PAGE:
E-waste is a popular, informal
2017 | Elsevier
Fruits and vegetables have the highest wastage rates at retail and consumer levels. These wastes have promising potential for being used as substrates in bioprocesses. However, an effective hydrolysis of carbohydrates that form these residues has to be developed before the biotransformation. In this work, vegetable wastes from supermarket (tomatoes, green peppers and potatoes) have been separately treated by acid, thermal and enzymatic hydrolysis processes in order to maximise the concentration of fermentable sugars in the final broth. For all substrates, thermal and enzymatic processes have shown to be the most effective. A new combined hydrolysis procedure including these both treatments was also assayed and the enzymatic step was successfully modelled. With this combined hydrolysis, the percentage of reducing sugars extracted was increased, in comparison with the amount extracted from non-hydrolysed samples, approximately by 30% in the case of tomato and green peeper wastes. For potato wastes this percentage increased from values lower than 1% to 77%. In addition, very low values of fermentation inhibitors were found in the final broth.
2012 | Elsevier
Importation of second hand of Electric and Electronic Equipment (EEE) into Kingdom of Cambodia will be generated E-waste because of low quality and short period time for using. E-waste generated and handle practiced by formal and informal sector, which is improper practice on storage, collection, transportation and discarding with municipal waste collect and after that disposed at dumping-site. Ministry of Environment (MoE) in role of responsible the prevention, protection as well as minimizing/reduction all activities that impact to human health and environment from all sources polluted is effort to develop project proposal to conduct research, consultation workshop, training workshop and dissemination to stakeholders related to E-waste generation and its impact to human health and environment.
2009 | Ministry of Environment, Kingdom of Cambodia
Inventory studies show that E-waste generation potential ranges from 6792 metric tons in 2008 to 22,443 metric tons in 2019. Further, the results of extensive field work highlighted that the E-waste trade value chain consists of stakeholders, who use twelve processes during E-waste management. These processes are carried out in an environmentally unsound manner, which need to be addressed both at national and city level. These findings are in line with CEA report, which stated that an action plan for the environmentally sound management of E-waste should be prepared and implemented in Cambodia. In this context, the following sections describe the identified needs, objectives, approach and methodology and capacity building effort to address these needs within municipal limits of PPM. Further, the format of the report describes the outcome of this effort.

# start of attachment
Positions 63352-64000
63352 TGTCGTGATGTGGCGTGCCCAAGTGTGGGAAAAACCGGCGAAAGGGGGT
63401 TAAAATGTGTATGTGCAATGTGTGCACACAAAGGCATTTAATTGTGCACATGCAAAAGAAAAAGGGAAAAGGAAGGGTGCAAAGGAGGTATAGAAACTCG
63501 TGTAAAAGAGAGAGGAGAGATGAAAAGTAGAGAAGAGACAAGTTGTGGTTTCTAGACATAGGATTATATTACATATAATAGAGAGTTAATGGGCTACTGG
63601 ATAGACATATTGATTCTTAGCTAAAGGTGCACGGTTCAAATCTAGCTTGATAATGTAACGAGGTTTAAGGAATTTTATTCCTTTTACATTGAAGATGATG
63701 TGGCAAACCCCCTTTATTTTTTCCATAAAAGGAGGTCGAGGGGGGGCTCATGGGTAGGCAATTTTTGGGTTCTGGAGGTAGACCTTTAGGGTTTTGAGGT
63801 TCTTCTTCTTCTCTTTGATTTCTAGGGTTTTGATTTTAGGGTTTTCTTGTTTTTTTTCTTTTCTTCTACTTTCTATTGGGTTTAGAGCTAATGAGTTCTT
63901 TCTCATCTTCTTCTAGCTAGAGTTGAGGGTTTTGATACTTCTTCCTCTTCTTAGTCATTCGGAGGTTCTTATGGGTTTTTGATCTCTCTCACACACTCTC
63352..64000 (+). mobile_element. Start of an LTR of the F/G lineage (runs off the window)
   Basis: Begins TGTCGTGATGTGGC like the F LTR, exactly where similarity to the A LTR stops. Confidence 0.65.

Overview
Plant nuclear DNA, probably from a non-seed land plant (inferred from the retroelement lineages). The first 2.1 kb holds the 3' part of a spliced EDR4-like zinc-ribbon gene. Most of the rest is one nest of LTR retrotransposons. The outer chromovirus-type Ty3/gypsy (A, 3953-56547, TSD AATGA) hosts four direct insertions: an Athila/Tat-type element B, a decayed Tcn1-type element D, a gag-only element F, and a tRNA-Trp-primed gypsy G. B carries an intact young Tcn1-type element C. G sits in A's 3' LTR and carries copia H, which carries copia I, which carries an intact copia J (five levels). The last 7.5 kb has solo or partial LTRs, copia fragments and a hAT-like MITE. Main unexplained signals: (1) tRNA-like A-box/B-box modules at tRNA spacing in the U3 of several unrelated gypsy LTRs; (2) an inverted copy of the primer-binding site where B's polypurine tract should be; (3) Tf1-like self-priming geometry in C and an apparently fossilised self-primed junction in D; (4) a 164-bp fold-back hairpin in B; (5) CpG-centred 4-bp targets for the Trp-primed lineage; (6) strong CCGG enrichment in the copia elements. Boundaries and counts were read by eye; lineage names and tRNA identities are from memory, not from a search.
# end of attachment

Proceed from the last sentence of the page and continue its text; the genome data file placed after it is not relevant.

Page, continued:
2009 | Ministry of Environment, Cambodia
Phnom Penh Municipality (PPM) is the capital city of the Royal Kingdom of Cambodia with a total land area of 376.95 Km2. It is equal to 0.20% of the total land area of the country. Administratively, PPM is divided into 7 districts (up to 2008) but now one more district has been determined, 76 communes, 689 villages and 4,320 groups. The population of the city is approximately 1,080,519 consisting of 188,769 households out of which 43% live in urban area and 57% in rural area. Population growth in the city is 3.92%. Double-digit economic growth rates in recent years have triggered an economic boom in Cambodia, with new hotels, restaurants, and residential buildings springing up around the PPM. Due to improved living standards, globalization, international trade, and tourism, the consumption of electrical and electronic equipment (EEE) has rapidly increased in the urban centers in the country.